"He did unusual penances, but at the same time they were not excessive, and he was able to do his work. He ate very little. He fasted and did penance to make reparation to God for the sins of his drunkenness."
"When the language was very colourful in his vicinity he would take a crucifix from his pocket and say "Look boys, see Who you are insulting."

Sanctifying his labour

Rising early, Matt would attend Mass in the Jesuit church nearby, and then continue on to work at 6 am. For most of his career he worked at T & C Martins, a large goods supplier in Dublin's Docklands. In the timber yard his job was to assemble the wood for outgoing deals.

First and foremost Matt was a Catholic, a man of God, and his interest in social justice was subservient to his zeal for the Kingdom of God. He went on strike in 1900 from the Dublin Port & Docks Board, and was one of four who did not return to work. In the great strike of 1913 (the Dublin Lockout), Matt consulted a priest, who gave him a book to read. When Matt learned that no employer has the right to starve his workers into submission, his mind was made up, and he came out with his colleagues. When the workers were victorious on this occasion, Matt's tempered joy was in being able to give more to charity. Yet he had to be pressed into taking a bonus from time to time when the work was fast and heavy, clearing a boat to catch the next tide. He reasoned that there were slack moments at other times which he was able to use to pray. Reluctantly he accepted the money with the proviso of being able to donate it to the needy.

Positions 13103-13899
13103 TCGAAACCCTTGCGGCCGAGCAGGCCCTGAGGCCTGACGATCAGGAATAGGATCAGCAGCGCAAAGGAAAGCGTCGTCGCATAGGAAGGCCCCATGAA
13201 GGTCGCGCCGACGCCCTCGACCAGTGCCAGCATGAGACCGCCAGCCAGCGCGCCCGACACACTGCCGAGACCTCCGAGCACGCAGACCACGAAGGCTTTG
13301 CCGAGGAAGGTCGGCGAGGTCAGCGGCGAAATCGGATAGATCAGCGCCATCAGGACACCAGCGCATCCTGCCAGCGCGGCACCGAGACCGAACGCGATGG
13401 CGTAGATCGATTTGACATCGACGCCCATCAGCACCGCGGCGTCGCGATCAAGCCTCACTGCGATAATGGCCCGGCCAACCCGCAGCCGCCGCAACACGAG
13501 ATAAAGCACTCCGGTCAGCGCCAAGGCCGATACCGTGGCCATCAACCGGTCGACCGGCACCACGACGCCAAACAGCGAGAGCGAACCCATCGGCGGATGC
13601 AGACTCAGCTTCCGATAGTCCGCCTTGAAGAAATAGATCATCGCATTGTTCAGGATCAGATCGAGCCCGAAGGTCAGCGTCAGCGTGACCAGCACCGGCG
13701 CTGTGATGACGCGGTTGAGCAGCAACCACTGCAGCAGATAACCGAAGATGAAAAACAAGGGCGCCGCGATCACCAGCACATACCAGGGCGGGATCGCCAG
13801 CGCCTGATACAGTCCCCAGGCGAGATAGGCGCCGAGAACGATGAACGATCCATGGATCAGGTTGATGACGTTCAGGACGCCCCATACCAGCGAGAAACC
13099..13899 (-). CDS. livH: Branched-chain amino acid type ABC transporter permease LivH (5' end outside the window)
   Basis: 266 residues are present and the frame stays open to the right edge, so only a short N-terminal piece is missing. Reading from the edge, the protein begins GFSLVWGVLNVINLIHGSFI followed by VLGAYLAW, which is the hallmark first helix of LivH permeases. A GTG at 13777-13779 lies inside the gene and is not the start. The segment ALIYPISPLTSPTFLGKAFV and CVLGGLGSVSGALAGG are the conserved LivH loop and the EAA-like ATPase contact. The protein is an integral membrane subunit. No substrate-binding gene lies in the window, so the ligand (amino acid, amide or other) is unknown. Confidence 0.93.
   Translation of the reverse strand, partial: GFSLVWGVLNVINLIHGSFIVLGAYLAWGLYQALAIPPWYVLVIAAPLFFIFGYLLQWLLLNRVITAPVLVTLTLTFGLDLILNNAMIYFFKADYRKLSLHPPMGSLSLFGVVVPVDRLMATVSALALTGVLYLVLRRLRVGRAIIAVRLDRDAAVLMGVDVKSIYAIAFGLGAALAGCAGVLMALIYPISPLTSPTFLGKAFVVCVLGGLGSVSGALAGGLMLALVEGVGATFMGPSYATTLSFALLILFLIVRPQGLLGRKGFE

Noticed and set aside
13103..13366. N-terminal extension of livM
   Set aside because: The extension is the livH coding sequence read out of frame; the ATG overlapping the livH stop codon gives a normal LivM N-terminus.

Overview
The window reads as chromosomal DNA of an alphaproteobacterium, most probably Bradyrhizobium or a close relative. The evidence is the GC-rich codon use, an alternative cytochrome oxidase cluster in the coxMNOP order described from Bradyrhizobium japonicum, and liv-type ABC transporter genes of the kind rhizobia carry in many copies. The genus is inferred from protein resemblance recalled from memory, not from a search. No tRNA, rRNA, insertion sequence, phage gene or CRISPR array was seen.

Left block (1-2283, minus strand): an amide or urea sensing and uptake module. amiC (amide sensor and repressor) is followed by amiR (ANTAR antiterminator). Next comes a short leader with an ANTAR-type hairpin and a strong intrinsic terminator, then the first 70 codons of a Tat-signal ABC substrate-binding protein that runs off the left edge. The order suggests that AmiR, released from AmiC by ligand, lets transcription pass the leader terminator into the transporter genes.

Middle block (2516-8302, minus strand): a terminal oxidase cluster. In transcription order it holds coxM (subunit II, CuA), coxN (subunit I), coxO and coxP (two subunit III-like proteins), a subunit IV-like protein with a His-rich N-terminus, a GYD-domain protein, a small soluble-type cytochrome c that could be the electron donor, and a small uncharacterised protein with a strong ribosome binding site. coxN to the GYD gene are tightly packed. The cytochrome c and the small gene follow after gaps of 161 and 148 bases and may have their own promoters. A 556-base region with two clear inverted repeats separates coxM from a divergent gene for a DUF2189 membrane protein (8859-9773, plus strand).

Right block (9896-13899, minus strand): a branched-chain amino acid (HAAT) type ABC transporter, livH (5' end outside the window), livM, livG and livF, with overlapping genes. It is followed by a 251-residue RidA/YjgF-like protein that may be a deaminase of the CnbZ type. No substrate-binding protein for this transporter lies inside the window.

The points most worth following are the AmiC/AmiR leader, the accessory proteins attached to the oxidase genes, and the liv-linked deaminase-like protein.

Indeed, almsgiving -was one of his great virtues. On one occasion he perplexed a collecting priest by donating all of his wages. Another contemporary recalled that when he received an alms from him Matt was gone before he could thank him. It is worth noting that on one occasion he even gave a young man the price of a drink, saying that "a pint of stout never did anyone any harm!" This from the man who would carry no money for fear of being tempted to enter a public house!

After work, Matt would make at least one visit to the Blessed Sacrament on his way home. Later he would attend a meeting of one of the many sodalities to which he belonged.

His life of prayer and action

He missed only two meetings in 20 years as a member of the Third Order of St Francis.

The Bona Mors society2 and the Living Rosary Archconfraternity also numbered him amongst their members. He wore an indul-genced chain to symbolise his slavery to Our Lady. Matt was also a member of the Immaculate Conception Sodality in Gardiner St, of which Fr Tom Murphy, a descendant of the celebrated Fr Murphy of Vinegar Hill, was director.

He frequently spoke of the Ireland's joint struggle to keep its Faith and its national identity, and Matt was able to recruit many a member to the sodality through his own faith and patriotism. He kept obituaries from the days of fighting in Dublin (1916-1923 in particular) and prayed for the repose of the souls of the victims.

Among the churches Matt frequented were those of the Jesuit Fathers in Gardiner St, the Carmelites in Clarendon St, the Franciscans on Merchants Quay, the Dominicans in Dominick St, St Joseph in Berkeley Rd and St Laurence O' Toole (Dublin's Patron Saint). On Sundays Matt attended many Masses, often not taking a meal until 2pm. Later, on medical advice, he would take a little breakfast after an early round.

In the Pro-Cathedral (St Mary's) one could always be sure of hearing many Masses on account of the number of priests passing through Dublin. On 22 August 1904, then the Franciscan feast of the Seven Joys of the Blessed Virgin Mary, Matt assisted at 19 Masses; 11 years later on the same feast he assisted at 21. John Monaghan, clerk of St Francis Xavier's Church at that time, remarked of him: "Matt only wanted one thing -God".